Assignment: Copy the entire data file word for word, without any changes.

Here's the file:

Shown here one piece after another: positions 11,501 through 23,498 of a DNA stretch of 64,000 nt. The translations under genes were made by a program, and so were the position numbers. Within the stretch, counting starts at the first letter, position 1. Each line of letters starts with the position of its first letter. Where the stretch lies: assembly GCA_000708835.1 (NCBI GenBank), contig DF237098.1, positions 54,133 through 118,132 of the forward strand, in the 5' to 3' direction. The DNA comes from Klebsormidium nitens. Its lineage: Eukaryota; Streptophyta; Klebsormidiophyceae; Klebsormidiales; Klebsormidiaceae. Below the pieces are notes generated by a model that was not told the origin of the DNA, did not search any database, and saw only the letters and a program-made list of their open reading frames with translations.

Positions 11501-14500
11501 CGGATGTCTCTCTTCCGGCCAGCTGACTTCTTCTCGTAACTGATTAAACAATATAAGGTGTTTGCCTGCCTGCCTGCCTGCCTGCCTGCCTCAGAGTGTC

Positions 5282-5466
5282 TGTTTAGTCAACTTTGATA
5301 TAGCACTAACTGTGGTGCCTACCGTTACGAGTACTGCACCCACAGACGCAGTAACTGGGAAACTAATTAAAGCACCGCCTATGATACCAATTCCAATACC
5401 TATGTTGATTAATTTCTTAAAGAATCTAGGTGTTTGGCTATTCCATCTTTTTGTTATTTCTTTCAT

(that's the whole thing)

Shown here one piece after another: positions 11,501 through 23,498 of a DNA stretch of 64,000 nt. The translations under genes were made by a program, and so were the position numbers. Within the stretch, counting starts at the first letter, position 1. Each line of letters starts with the position of its first letter. Where the stretch lies: assembly GCA_000708835.1 (NCBI GenBank), contig DF237098.1, positions 54,133 through 118,132 of the forward strand, in the 5' to 3' direction. The DNA comes from Klebsormidium nitens. Its lineage: Eukaryota; Streptophyta; Klebsormidiophyceae; Klebsormidiales; Klebsormidiaceae. Below the pieces are notes generated by a model that was not told the origin of the DNA, did not search any database, and saw only the letters and a program-made list of their open reading frames with translations.

Positions 11501-14500
11501 CGGATGTCTCTCTTCCGGCCAGCTGACTTCTTCTCGTAACTGATTAAACAATATAAGGTGTTTGCCTGCCTGCCTGCCTGCCTGCCTGCCTCAGAGTGTC

Positions 5282-5466
5282 TGTTTAGTCAACTTTGATA
5301 TAGCACTAACTGTGGTGCCTACCGTTACGAGTACTGCACCCACAGACGCAGTAACTGGGAAACTAATTAAAGCACCGCCTATGATACCAATTCCAATACC
5401 TATGTTGATTAATTTCTTAAAGAATCTAGGTGTTTGGCTATTCCATCTTTTTGTTATTTCTTTCAT